28 F. average high for February 12.
38 F. high temperature at KMSP a year ago, on February 12, 2011.
12 F. normal low for February 12 in the metro area.
-30 F. record low for today's date (1875).
14.9" snowfall so far this winter in the Twin Cities.
36.7" average snowfall for KMSP, to date.
61.1" amount of snow that had fallen last year, as of February 12. Source: NOAA.
10,000 new baby-boomers retire every day in the USA.
100,000 heartbeats/day. The average number of heartbeats for an adult. Female hearts beat slightly faster than male hearts. Go figure.
Sunday Florida Chill:
24 F. low at Jacksonville, Florida Sunday morning, breaking the old record of 26, set in 1981.
30 F. low at Daytona Beach, Florida Sunday morning. That ties the old record of 30 set in 1955.
* this is why, if you want to avoid chilly, frosty weather in January and February, you need to consider far southern Florida: Ft. Myers to West Palm, Boca Raton and the Miami area. You'd be amazed how chilly it can get this time of year, especially over the Florida Panhandle.
"Unpredictable weather is harder on plants than consistent cold and snow. This winter will be tough on plants not just because they're unprotected but because they went into dormancy stressed from lack of moisture and the drought looks likely to continue into spring. Uneven temperatures are especially hard on shallow-rooted plants and plants that aren't well established. Frost-thaw cycles can heave plants right up out of the ground, roots and all." - from an article below at twincities.com. Photo credit here.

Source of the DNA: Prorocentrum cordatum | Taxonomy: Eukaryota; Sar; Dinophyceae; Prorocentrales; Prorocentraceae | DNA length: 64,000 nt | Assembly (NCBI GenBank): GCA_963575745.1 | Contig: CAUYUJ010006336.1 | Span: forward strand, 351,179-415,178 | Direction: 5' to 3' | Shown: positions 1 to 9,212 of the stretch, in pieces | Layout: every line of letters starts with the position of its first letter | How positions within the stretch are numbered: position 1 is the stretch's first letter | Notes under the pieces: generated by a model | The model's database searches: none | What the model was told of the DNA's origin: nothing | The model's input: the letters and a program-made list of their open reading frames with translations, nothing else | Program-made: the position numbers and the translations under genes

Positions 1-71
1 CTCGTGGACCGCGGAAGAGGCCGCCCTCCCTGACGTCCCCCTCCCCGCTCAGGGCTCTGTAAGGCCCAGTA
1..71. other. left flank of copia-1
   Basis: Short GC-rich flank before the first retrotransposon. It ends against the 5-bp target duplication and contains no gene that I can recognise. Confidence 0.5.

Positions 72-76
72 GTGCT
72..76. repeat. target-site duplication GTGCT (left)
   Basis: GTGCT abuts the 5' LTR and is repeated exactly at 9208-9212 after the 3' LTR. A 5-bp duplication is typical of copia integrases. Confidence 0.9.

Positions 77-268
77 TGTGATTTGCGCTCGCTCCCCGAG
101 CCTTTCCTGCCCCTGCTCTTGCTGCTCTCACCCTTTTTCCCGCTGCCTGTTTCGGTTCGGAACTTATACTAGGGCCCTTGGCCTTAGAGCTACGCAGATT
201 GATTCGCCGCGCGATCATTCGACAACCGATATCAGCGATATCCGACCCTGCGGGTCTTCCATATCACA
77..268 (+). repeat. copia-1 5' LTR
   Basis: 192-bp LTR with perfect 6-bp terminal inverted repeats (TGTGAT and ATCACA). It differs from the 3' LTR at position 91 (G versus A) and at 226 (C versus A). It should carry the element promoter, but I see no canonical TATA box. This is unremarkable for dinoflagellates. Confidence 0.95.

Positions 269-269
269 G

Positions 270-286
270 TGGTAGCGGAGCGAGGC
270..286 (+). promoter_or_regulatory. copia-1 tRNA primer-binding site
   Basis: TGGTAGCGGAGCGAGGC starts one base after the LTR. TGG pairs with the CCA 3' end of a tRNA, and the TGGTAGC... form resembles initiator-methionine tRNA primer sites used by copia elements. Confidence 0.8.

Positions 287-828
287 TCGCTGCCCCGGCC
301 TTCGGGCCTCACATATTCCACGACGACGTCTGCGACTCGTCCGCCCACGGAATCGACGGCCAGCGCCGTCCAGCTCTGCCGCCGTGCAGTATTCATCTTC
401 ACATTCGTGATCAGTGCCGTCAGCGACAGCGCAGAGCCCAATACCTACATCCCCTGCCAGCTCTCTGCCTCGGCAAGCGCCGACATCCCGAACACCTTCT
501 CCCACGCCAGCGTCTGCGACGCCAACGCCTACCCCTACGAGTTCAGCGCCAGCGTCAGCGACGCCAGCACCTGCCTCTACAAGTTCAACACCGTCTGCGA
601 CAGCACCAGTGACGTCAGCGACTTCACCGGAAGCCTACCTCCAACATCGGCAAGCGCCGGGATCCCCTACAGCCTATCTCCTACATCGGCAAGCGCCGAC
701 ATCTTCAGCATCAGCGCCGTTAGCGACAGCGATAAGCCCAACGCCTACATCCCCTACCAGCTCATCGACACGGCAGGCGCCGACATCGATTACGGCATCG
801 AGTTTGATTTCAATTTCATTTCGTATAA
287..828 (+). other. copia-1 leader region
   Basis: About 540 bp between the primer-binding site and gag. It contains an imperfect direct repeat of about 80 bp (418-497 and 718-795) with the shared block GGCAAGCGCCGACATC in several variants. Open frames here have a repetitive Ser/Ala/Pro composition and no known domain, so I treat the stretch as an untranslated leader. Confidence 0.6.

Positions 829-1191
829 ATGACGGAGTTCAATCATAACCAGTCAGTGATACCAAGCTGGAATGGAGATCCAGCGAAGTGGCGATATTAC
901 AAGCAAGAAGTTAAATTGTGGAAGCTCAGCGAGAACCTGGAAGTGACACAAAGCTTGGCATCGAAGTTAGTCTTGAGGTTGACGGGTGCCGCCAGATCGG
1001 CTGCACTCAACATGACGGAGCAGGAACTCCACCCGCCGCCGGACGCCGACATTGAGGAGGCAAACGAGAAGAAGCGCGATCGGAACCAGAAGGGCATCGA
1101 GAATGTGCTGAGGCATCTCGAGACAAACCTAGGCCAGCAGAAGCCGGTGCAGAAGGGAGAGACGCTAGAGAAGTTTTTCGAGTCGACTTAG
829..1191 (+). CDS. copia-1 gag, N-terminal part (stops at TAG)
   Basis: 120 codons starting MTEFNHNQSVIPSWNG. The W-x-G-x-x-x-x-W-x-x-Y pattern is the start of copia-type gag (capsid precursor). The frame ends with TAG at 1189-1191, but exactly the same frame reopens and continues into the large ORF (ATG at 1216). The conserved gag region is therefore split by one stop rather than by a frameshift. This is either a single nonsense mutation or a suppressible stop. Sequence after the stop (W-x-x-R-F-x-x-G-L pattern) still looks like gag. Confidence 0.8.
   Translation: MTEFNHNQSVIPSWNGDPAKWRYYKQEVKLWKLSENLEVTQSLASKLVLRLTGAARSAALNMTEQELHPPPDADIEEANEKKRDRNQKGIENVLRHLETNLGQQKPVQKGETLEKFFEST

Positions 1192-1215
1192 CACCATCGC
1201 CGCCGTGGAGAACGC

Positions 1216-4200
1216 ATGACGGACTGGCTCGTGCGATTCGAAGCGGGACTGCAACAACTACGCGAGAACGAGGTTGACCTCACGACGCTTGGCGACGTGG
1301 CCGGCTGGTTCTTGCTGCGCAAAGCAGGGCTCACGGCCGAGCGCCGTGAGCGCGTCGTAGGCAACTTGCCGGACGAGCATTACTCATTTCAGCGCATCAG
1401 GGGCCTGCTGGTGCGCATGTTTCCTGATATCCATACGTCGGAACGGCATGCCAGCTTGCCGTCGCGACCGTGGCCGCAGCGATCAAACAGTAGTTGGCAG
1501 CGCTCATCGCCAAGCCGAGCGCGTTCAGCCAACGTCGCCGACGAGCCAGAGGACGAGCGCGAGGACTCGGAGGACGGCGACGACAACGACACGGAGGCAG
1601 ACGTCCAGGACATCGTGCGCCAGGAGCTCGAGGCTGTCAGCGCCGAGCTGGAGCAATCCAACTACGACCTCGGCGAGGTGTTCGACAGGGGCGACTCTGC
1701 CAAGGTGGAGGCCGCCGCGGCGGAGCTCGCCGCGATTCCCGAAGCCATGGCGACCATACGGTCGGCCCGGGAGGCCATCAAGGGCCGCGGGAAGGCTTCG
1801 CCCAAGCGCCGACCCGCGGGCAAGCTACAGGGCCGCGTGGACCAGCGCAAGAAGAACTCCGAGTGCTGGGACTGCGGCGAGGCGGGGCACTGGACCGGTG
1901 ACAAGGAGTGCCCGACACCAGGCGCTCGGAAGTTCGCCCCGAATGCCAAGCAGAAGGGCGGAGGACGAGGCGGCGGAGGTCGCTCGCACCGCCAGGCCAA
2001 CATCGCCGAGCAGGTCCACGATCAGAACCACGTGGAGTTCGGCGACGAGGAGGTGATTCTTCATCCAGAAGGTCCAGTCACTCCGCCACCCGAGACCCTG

"Only the paranoid survive." Andy Grove, former CEO of Intel.
Upside-Down Weather Map. At least it's snowing somewhere, but Texas? Amarillo picked up a few inches of snow, laced with ice. I-40 had to be shut down for a time due to drifting and treacherous conditions. More details: "Don Bewley works to clear a sidewalk of snow fall in Lubbock, Texas, Sunday, Feb. 12, 2012. A winter weather system brought snowfall and ice to a large portion of West Texas. (AP Photo/Lubbock Avalanche-Journal, Zach Long)."
Where's The Snow? Good question. I still find it baffling and mildly offensive that Midland, Texas has picked up nearly 5" more snow than the Twin Cities this winter. The latest NOAA snowcover map shows virtually no snow on the ground over the southern half of Minnesota, 4-8" over far northern counties, with some 16-20" amounts (mostly lake effect and clippers) in the Boundary Waters.
More Hints Of March. All the models warm us up a few more degrees this week, highs consistently in the 35-40 F. range from today through Thursday, followed by a slight cooling trend by the weekend. The European (ECMWF) model brings some low to mid 40s into town early next week.